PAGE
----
LOS ANGELES -- The Major League Baseball General Manager Meetings opened on Monday in Boca Raton, Fla., sort of an official kicking off of the baseball offseason.
We had free agency officially start last week, but any time you can get decision makers together in one place more conversations will flow and potential deals might not get struck but at the very least can have seeds planted. That said, it is still pretty early in the process.
"A lot of teams and players are in fact-finding mode," Dodgers president of baseball operations Andrew Friedman said on a conference call on Monday.
In fairness though, during the dates of last year's GM meetings (Nov. 10-13), the transaction wire was relatively busy, with seven signings, three trades and a waiver claim, though the biggest deal was probably Michael Cuddyer signing with the Mets.
If you're wondering what the Dodgers' focus is this winter, or at least their publicly-stated goals, you can look back at the qualifying offers made to three free agents last Friday - a one-year, $15.8 million contract offer to second baseman Howie Kendrick and to starting pitchers Zack Greinke and Brett Anderson.
The qualifying offer is mostly a mechanism to get compensated with draft picks should high-caliber free agents leave, but those three would also leave sizable holes in the Dodgers' roster.
"For the most part we're going to focus on pitching. This offseason is different than last in that going into next year we feel much better about our pitching depth at Oklahoma City," Friedman said. "Obviously [Hyun-jin] Ryu is a big wild card and [Brandon] McCarthy will be back at some point. Then you have [Mike] Bolsinger and [Carlos] Frias, Jose De Leon, [Julio] Urias, [Jharel] Cotton, Zach Lee and [Joe] Wieland. We have a number of guys and that is a big difference for us just in terms of the depth we'll have at hand.
"That being said we still need to round out our opening day pitching staff. Fortunately there are a lot of pitchers on the market, both on the free agent market and in trade conversations we've already had. Really locking in on rounding out our rotation and being opportunistic in the pen is where we're focused."
From the sounds of it, the Dodgers offense might not look too much different in 2016 than the one that struggled over the last four months, middling its way to averaging exactly four runs per game after May 31.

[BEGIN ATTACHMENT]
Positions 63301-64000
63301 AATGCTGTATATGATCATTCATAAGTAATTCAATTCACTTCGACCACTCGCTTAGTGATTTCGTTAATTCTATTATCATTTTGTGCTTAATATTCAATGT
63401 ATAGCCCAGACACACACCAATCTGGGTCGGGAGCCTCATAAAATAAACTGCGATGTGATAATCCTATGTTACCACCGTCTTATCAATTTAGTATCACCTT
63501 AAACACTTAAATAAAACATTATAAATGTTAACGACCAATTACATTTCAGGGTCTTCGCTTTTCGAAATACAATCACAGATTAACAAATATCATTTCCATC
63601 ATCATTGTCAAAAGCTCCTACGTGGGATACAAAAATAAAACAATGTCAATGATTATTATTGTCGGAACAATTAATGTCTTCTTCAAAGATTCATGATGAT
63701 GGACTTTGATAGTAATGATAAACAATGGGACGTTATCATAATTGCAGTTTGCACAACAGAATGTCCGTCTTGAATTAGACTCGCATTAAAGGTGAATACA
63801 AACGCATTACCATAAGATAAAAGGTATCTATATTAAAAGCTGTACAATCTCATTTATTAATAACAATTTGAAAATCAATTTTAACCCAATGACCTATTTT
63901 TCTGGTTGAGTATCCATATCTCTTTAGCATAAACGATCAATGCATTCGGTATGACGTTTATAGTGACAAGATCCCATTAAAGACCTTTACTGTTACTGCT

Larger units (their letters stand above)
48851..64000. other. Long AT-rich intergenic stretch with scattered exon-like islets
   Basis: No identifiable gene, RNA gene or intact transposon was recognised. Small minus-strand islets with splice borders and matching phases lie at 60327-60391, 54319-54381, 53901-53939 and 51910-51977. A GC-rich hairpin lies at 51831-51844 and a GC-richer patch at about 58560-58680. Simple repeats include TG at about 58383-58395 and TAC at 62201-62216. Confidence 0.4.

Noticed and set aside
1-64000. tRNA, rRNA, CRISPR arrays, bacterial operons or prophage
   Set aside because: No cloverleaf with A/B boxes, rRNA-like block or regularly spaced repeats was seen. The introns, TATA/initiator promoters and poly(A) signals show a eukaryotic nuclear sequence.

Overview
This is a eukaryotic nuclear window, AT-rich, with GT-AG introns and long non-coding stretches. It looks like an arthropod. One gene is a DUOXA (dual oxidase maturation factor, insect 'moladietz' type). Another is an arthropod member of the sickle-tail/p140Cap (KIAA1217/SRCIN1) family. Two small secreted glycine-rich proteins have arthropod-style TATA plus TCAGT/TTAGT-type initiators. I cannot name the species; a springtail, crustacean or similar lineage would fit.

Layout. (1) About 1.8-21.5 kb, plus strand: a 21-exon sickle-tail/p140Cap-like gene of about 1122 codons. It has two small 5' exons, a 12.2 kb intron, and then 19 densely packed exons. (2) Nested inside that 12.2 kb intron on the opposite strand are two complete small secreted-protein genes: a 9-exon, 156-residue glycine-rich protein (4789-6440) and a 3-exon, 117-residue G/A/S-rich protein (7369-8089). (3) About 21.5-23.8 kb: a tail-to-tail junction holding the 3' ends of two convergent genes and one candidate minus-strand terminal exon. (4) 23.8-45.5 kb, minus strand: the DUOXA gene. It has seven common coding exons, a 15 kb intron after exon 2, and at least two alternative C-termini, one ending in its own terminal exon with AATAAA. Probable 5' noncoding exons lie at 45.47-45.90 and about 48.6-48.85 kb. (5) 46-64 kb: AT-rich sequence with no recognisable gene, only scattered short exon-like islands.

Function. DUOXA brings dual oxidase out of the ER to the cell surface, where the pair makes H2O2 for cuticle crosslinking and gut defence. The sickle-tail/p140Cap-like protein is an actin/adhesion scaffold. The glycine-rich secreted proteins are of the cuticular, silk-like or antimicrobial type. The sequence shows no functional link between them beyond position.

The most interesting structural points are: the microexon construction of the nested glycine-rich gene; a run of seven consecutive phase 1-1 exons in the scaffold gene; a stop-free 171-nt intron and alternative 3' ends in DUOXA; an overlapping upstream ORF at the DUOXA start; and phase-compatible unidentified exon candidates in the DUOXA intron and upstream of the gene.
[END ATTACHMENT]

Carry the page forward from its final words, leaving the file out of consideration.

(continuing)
"We're pretty locked in offensively, outside of figuring out what we want to do at second base, whether that's staying internal or external," Friedman said. "But for the most part our position player group is pretty locked down."
More on the offense a little later, but for now, let's talk pitching.
Pitching coach Rick Honeycutt was rumored to have a two-year contract to stay in place, but Friedman said that isn't yet finalized or official.
"Nothing is done yet with Honey, and the other coaches are similar to where we were a few weeks ago," Friedman said.
With the departures of director of medical services Stan Conte and assistant athletic trainer Nancy Flynn, the Dodgers haven't yet hired a head athletic trainer for 2016.
"It is in process in terms of reaching out and having conversations," Friedman said. "We also have a number of really talented people who will still be here. We're kind of midway through the process."
Friedman wouldn't comment specifically on negotiations with Greinke or any of his free agents, citing his policy, though he did say he hasn't heard back from any of his three qualifying offer free agents whether they will accept or decline.
He downplayed the need for a second ace on the pitching staff.
"You look at the four teams in the Championship Series and all were constructed differently," Friedman explained. "It's just another illustration of the fact that you can get there in a number of different ways."
But Friedman at the same time said there are are no hard and fast rules about signing, or avoiding, long-term contracts.
"There are certain guys you feel better about than others [on a long-term deal], and there are certain guys where trying to do a shorter term with a higher AAV makes sense," he said.
The big wild card on the staff, and mentioned specifically as such by Friedman, is Ryu, who is recovering from May surgery to repair a torn labrum in his left shoulder, something he pitched through for two seasons. Ryu began a light throwing program in October, and while his estimated recovery time is expected to have him ready at the start of spring training, it's not something the Dodgers can necessarily bank on this winter when establishing their staff behind ace Clayton Kershaw.
"Every check point has been incredibly optimistic, and if success were dictated by how hard he has attacked this rehab process then I'm 100-percent convinced he'll be ready by opening day," Friedman said. "But you never know, and each day, each week, each month gives us more clarity. So I don't know yet whether we can fully count on him or not."